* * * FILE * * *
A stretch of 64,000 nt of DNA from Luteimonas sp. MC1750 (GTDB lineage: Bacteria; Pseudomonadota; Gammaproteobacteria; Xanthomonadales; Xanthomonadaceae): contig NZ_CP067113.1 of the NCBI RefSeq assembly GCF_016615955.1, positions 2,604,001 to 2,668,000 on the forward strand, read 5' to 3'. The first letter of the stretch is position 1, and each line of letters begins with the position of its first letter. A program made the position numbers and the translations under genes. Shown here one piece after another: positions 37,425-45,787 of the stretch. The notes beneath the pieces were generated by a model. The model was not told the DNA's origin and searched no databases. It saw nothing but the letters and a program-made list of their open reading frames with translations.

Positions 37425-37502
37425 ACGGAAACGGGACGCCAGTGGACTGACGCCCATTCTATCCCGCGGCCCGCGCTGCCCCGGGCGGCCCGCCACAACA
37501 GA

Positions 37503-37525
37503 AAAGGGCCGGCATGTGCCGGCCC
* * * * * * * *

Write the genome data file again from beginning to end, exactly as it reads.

A stretch of 64,000 nt of DNA from Luteimonas sp. MC1750 (GTDB lineage: Bacteria; Pseudomonadota; Gammaproteobacteria; Xanthomonadales; Xanthomonadaceae): contig NZ_CP067113.1 of the NCBI RefSeq assembly GCF_016615955.1, positions 2,604,001 to 2,668,000 on the forward strand, read 5' to 3'. The first letter of the stretch is position 1, and each line of letters begins with the position of its first letter. A program made the position numbers and the translations under genes. Shown here one piece after another: positions 37,425-45,787 of the stretch. The notes beneath the pieces were generated by a model. The model was not told the DNA's origin and searched no databases. It saw nothing but the letters and a program-made list of their open reading frames with translations.

Positions 37425-37502
37425 ACGGAAACGGGACGCCAGTGGACTGACGCCCATTCTATCCCGCGGCCCGCGCTGCCCCGGGCGGCCCGCCACAACA
37501 GA

Positions 37503-37525
37503 AAAGGGCCGGCATGTGCCGGCCC